How HIDDEN came to the stageby Miriam Halahmy
My Y.A. novel HIDDEN ( new edition, 2014, Albury Books) was nominated for the Carnegie Medal and was Sunday Times Children’s Book of the Week, “Gripping... a book to counter bigotry.” Nicolette Jones.
HIDDEN is about two teens, Alix and Samir, who rescue an asylum seeker from the sea and hide him to save him from being deported.
Alix lives on quiet Hayling Island off the south coast of England and has never really thought about immigration. But Samir was a child asylum seeker and he knows how hard it is to start a new life.
The book covers some of the most controversial issues of our times including racist bullying, immigration and human rights. It continues to find new audiences in many different settings. Recently one of the top South African independent schools bought 60 copies and it has inspired my work with asylum seekers through English PEN.
|The Gang Attack|
|Peace Workshops using HIDDEN|
Anne is fluent in both English and French. We kept in touch by email. “It is very exciting to work on your book with my students,” Anne wrote. “We are discussing whether someone can do something illegal and yet be on the side of Good and Justice... They are very interested in your commitment to world peace and understanding the Other.”Anne decided to use different languages in the play. “For example, in the rescue scene on the beach, the dialogue in Arabic will be done in Arabic.” Both Samir and the asylum seeker speak Arabic.
|Rescuing the Asylum Seeker from the Sea|
HIDDEN is in effect a stream of consciousness novel and large parts of the book take place in the head of the main character, Alix. I had no idea how this would transfer to the stage. But Anne, who is a very experienced dramatist with her own theatre company, had a brilliant device. “I have included a chorus (3 to 5 actors) who act as Alix's consciousness, creating both emotion (for instance when she tells us how she misses her dad) and distance (in the Brechtian sense). Could you tell me if this appeals to you?” To be honest, I had no idea. But I trusted Anne’s vision and the chorus proved to be a triumph.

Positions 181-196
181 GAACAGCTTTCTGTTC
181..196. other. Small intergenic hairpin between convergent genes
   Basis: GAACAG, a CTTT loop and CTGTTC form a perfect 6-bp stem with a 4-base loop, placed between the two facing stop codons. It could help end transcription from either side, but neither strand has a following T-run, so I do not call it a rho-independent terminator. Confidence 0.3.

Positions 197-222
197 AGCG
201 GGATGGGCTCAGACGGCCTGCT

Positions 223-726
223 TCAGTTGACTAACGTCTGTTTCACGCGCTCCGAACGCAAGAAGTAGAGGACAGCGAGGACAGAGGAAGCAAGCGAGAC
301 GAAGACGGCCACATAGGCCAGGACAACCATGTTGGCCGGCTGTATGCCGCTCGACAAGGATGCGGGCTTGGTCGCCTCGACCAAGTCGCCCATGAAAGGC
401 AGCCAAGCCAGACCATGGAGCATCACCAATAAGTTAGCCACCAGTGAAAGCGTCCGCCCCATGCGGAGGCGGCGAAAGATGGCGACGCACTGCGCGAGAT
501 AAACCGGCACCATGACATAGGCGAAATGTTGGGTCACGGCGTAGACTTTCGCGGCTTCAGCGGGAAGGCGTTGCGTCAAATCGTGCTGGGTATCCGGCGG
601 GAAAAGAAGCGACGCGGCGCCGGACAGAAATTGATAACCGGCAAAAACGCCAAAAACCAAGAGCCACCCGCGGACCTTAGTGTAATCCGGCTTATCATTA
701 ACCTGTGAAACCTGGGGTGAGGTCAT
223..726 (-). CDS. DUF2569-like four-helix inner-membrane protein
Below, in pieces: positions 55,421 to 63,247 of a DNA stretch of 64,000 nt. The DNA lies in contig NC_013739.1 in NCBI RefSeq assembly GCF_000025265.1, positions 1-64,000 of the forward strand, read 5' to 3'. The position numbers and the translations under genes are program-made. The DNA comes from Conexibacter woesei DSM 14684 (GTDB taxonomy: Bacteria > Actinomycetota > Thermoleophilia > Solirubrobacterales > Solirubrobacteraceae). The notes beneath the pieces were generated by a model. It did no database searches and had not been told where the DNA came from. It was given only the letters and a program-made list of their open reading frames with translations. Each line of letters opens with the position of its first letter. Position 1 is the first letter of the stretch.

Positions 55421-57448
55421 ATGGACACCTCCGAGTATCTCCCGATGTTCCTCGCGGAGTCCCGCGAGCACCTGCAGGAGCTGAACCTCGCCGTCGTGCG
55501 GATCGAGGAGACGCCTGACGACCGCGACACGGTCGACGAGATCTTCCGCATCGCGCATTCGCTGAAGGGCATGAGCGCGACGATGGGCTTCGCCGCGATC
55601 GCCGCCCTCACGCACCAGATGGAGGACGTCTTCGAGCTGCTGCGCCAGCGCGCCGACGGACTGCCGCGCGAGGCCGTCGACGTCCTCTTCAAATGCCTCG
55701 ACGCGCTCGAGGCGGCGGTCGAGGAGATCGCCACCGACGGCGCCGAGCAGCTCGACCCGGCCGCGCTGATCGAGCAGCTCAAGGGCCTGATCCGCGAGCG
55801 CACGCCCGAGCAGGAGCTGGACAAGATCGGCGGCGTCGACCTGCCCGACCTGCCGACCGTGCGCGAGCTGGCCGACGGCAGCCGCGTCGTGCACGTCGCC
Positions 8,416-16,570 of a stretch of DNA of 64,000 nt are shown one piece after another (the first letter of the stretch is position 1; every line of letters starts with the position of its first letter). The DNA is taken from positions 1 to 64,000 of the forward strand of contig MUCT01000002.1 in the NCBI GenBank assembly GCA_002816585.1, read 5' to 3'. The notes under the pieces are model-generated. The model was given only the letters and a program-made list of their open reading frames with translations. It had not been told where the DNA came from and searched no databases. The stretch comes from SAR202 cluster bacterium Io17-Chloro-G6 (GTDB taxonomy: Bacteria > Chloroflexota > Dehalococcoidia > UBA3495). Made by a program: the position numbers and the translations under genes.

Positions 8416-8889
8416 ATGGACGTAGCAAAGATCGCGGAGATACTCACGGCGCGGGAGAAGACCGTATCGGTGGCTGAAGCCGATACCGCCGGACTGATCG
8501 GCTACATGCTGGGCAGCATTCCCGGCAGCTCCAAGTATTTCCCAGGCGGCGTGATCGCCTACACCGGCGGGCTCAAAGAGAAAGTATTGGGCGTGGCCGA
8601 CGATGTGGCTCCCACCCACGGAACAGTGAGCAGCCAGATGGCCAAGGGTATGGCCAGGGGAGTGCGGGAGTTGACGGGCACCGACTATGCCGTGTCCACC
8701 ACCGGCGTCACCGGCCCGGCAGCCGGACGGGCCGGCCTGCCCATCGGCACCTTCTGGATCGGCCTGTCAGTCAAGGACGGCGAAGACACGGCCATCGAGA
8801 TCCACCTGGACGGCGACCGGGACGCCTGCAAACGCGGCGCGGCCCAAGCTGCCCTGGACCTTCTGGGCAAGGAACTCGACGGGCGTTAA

|Alix with her Conscience|
|Mum with her broken leg|
The character of Samir was played by Samih Hazbon, who arrived from Syria as an asylum seeker two years ago, speaking no French. His English is fluent and he attended my workshops on peace last year. It was a very powerful moment to see him play Samir and deliver the Arabic dialogue.
|The actors playing Samir and Alix|
|Taking the Asylum Seeker off the beach before they're spotted|
|English Chocolates for the After-Play Party|
The final word is from Cédric, who tweeted, “It was a great pleasure to playing in this play and an honour that you came to see us.”
The honour and privilege was all mine.
A huge thank you to Anne Bérélowitch, her students and Theatre 71.
Miriam Halahmy has been a SCBWI member since 2007. She has published four novels and three poetry collections. Miriam writes for children, teens and adults. Her first YA novel, HIDDEN, was Sunday Times Children's Book of the Week and nominated for the Carnegie medal. She is currently working on a MG novel on kids, pets and WW2. Miriam is a frequent speaker and workshop facilitator at festivals, conferences and in schools and colleges. She also mentors developing writers and supports asylum seekers through English PEN. She loves to walk, paint, travel and look after her new grandson.
Twitter : @miriamhalahmy Facebook : https://www.facebook.com/pages/Miriam-Halahmy-Writer/127391707323310 Website : www.miriamhalahmy.com